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  • July 11, 2014 - Reflections

    By Jean S. Horner
    The other day while walking down a corridor in a public building, I saw what appeared to be someone walking toward me. On coming closer, I found it was my own reflection in a huge mirror. For a moment it frightened me. Somehow a full-length reflection of one’s self is a startling thing. ...

My Journey: Here and Gone

By Joy A. Sterling
Aug. 31, 2014

“But remember, he’s in heaven with Jesus.”

For many who have lost a loved one, such words have offered great comfort. And we believed them when we heard them as well. Still, actually seeing the picture of Jason and Jesus took the statement’s meaning to a deeper level. No, it isn’t an authentic, factual picture. Still, it has blessed countless people.

Born May 6, 1969, and welcomed by four siblings, ages 16, 14, 9, and 4, Jason quickly won the adoration of our entire family. We quickly began spoiling our little charmer. We thought our family was perfect.

Our balloon burst at Jason’s 6-week check-up; the pediatrician detected a heart problem. This began a four-year trek through cardiologists, EKGs, heart cauterizations, potentially fatal illnesses, and surgeries.

Jason’s diagnosis: ventricular septal defect. Translation: Your baby has at least one, probably more, holes in his heart.

“Don’t get attached to him,” one cardiologist glibly advised. “He won’t live very long.”

We hugged Jason even closer. Our lives became a roller coaster of doctors’ visits, health crises, and healing crusades. We used to joke that Jason had participated in every healing line in America. We truly believed God would miraculously heal the holes and he would live a normal life span.

In August, after Jason’s fourth birthday, doctors deemed his veins and arteries finally large enough to be hooked to the heart-lung machine, which would keep him alive while they stopped his heart to patch the holes. We’d been warned Jason had only a 50 percent chance of surviving the surgery, but by this time his heart was so enlarged he would live less than six months without medical intervention.

Our faith was strong. When they wheeled Jason away to surgery, we had no doubt he would come back to us with a functioning heart and a long, happy life ahead. As his gurney went through the swinging doors, he cried, “Mommy, I want to stay with you.” I assured him he would be back with me soon.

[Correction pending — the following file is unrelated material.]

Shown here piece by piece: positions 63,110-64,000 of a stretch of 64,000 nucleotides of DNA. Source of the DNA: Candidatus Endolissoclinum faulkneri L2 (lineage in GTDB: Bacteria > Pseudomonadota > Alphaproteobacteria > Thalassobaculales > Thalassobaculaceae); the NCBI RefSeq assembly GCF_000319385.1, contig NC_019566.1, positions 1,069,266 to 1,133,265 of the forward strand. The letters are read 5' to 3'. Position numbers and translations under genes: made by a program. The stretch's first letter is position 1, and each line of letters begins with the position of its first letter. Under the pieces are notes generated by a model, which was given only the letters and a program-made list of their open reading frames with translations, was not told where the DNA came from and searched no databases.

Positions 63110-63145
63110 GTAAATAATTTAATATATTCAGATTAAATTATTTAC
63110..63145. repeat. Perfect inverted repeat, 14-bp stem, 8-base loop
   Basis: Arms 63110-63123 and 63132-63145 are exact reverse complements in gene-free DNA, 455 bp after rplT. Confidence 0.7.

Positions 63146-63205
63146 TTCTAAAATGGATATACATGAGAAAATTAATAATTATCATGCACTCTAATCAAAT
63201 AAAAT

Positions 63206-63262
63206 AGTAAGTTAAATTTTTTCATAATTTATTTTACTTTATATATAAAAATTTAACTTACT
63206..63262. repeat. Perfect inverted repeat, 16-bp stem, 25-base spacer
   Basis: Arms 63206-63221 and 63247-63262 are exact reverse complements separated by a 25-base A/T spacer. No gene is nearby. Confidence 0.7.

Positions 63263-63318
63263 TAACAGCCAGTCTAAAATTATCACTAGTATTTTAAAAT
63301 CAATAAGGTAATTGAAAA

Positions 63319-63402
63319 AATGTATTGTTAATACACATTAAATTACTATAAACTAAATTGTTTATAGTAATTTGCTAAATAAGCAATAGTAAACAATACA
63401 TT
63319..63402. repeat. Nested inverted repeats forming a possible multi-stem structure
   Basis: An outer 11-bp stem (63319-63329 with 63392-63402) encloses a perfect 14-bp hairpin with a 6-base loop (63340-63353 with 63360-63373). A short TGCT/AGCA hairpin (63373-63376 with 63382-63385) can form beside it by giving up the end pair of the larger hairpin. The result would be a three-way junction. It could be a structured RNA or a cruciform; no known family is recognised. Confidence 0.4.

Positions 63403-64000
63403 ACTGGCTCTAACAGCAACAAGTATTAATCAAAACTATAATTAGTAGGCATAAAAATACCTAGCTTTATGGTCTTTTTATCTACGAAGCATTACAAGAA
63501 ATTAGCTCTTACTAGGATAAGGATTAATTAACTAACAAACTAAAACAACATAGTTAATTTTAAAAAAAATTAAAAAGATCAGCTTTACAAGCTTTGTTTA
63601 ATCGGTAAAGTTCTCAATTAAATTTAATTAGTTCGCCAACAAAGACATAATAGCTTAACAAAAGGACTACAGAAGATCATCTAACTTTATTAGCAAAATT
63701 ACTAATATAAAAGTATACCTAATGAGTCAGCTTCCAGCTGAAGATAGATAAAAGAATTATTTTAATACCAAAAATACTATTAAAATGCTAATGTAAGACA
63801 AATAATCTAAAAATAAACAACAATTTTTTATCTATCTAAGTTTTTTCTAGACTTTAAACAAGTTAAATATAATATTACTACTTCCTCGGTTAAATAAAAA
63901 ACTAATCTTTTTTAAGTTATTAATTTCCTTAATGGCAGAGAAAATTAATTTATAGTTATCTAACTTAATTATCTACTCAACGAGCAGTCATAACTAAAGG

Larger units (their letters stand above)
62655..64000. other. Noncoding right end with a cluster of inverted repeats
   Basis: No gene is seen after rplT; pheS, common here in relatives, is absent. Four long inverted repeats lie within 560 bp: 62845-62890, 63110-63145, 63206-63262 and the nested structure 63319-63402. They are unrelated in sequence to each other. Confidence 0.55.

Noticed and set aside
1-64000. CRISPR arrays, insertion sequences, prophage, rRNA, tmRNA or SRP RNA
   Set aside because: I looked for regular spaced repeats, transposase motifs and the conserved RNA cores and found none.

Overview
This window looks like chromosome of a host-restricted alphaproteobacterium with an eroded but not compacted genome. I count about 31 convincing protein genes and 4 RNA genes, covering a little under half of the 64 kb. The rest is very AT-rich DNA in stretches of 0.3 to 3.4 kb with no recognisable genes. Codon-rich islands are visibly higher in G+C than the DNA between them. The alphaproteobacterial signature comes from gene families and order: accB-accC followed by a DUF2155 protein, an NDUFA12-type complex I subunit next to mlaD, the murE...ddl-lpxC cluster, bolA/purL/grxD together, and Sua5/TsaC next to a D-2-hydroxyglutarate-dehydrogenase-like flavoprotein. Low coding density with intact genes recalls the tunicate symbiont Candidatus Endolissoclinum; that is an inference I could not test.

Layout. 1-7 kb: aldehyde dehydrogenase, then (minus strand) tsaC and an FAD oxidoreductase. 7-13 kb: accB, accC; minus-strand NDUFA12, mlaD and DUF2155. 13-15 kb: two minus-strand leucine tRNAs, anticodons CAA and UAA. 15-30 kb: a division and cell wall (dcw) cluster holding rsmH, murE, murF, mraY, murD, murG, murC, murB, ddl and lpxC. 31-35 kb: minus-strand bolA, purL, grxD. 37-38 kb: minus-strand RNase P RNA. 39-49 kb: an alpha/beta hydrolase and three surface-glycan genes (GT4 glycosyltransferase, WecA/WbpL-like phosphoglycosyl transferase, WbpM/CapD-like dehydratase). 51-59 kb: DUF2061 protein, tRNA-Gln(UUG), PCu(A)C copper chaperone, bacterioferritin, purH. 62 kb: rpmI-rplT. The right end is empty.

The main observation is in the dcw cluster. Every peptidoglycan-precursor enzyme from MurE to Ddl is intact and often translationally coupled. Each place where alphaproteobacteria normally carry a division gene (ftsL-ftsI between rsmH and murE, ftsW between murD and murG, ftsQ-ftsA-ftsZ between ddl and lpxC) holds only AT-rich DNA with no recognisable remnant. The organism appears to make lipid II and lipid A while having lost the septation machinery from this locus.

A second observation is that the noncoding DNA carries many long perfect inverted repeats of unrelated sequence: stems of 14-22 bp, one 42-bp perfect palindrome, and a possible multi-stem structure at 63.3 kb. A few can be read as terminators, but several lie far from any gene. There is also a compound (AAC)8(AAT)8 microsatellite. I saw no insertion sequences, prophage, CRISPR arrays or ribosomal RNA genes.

We had been advised surgery would take about three hours. After seven anguishing hours, the nurse, with tear-streaked face, reported, “His heart was so badly damaged that after the repairs, doctors couldn’t get it started again.”

Instead of one or two holes, Jason’s heart wall was so full of holes it was a miracle he had lived an active life for even a few months, much less four years. Yet he had.

What do you do when you’ve just been informed your child has died? About 15 friends, prayer partners, and people from our home church 250 miles away were with us when we received the news. We formed a prayer circle for a few minutes of the deepest worship I have ever experienced.

Without a shadow of a doubt, the Holy Spirit was there holding us in His arms, drawing us to himself. I’m sure we were in shock, but the trip home was ethereal. Never have I felt so fully carried in the arms of God.

At home reality set in — calling family, making arrangements, packing Jason’s clothes. It was a dark time.

Our oldest son, John, arrived home from college in Kentucky the next day, totally devastated at being unable to tell his little brother goodbye. As we planned Jason’s memorial service, John kept saying, “I wish there was something I could do. I know he’s in heaven with Jesus, but ... ”

The next morning John approached us with his idea.

In a photography class, John had learned to superimpose one photograph onto another to create a new picture. His idea was to actually show Jason with Jesus.

The following afternoon I searched Sunday School files for the ideal picture; it had to be the right proportions, the correct angle, the proper expression. After viewing dozens of pictures of Jesus, one jumped out at me.

Agreeing it was perfect, John went to work. Since this was long before computers, I have no idea how he accomplished it, but soon he presented his finished product.

 There, right there in front of us, was the photograph of our precious child safe in the arms of Jesus!

The photo was used as the cover for programs at the memorial service. We kept it in the living room for everyone who came to offer their condolences. We printed thank you notes using it. We even put it in the local paper with Jason’s death notice. The response was astounding, and I lost track of the number of people who reported their lives had been touched by that picture.

One of Jason’s little friends who had been informed of his death, exclaimed to her mother, “You said he was in heaven with Jesus, but now I see that he really is.” Even today, more than 40 years later, people fight back tears when they view it.

Jason’s life and death touched believers and unbelievers alike, and actually seeing a picture portraying him with Jesus brought the truth home to many. Yes, I know when a believer dies, he or she is in heaven with Jesus. John’s picture drives that truth home for me every time I see it.

JOY A. STERLING lives in Silverhill, Ala.


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